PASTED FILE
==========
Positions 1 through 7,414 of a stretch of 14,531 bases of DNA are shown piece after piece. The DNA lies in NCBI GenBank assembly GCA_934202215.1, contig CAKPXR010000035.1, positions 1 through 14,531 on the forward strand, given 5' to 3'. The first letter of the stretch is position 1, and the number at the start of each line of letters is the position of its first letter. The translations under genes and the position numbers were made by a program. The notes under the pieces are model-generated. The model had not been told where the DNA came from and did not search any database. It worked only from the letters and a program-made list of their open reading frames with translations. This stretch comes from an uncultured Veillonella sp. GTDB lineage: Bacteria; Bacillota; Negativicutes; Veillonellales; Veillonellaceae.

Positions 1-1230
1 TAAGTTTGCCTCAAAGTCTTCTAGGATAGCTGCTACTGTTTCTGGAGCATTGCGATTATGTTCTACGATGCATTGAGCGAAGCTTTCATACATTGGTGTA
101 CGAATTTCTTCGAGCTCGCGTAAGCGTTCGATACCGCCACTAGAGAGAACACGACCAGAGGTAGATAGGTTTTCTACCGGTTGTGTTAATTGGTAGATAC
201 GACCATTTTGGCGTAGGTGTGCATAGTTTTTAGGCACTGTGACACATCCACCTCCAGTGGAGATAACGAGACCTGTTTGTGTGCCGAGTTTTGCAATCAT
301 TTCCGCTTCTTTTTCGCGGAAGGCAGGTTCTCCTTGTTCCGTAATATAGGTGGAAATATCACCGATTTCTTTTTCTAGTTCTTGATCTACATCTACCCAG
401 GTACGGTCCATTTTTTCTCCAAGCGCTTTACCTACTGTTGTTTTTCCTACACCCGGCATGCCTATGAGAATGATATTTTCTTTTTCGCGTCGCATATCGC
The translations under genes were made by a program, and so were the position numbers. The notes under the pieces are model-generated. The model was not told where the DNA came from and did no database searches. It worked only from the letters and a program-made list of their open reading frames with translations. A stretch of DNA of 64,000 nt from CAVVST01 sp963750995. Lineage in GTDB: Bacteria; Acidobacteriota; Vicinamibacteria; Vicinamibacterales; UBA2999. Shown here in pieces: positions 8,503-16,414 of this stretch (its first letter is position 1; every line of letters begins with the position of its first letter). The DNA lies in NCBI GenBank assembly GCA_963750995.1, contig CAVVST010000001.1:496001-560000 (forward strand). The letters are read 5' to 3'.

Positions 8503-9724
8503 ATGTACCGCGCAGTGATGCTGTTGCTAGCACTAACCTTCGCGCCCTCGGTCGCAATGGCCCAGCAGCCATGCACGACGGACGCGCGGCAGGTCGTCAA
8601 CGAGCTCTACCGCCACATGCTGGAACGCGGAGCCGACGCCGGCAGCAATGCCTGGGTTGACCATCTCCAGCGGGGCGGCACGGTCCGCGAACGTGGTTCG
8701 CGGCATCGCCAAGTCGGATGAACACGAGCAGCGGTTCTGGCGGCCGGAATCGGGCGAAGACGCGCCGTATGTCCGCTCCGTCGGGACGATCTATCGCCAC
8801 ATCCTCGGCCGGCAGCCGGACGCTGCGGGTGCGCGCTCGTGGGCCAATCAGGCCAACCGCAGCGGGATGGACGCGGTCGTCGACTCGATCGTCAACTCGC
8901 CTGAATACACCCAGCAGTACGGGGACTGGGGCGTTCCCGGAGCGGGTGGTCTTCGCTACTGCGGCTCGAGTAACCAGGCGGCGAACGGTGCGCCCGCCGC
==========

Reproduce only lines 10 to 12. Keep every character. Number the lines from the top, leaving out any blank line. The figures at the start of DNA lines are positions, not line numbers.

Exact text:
8503 ATGTACCGCGCAGTGATGCTGTTGCTAGCACTAACCTTCGCGCCCTCGGTCGCAATGGCCCAGCAGCCATGCACGACGGACGCGCGGCAGGTCGTCAA
8601 CGAGCTCTACCGCCACATGCTGGAACGCGGAGCCGACGCCGGCAGCAATGCCTGGGTTGACCATCTCCAGCGGGGCGGCACGGTCCGCGAACGTGGTTCG
8701 CGGCATCGCCAAGTCGGATGAACACGAGCAGCGGTTCTGGCGGCCGGAATCGGGCGAAGACGCGCCGTATGTCCGCTCCGTCGGGACGATCTATCGCCAC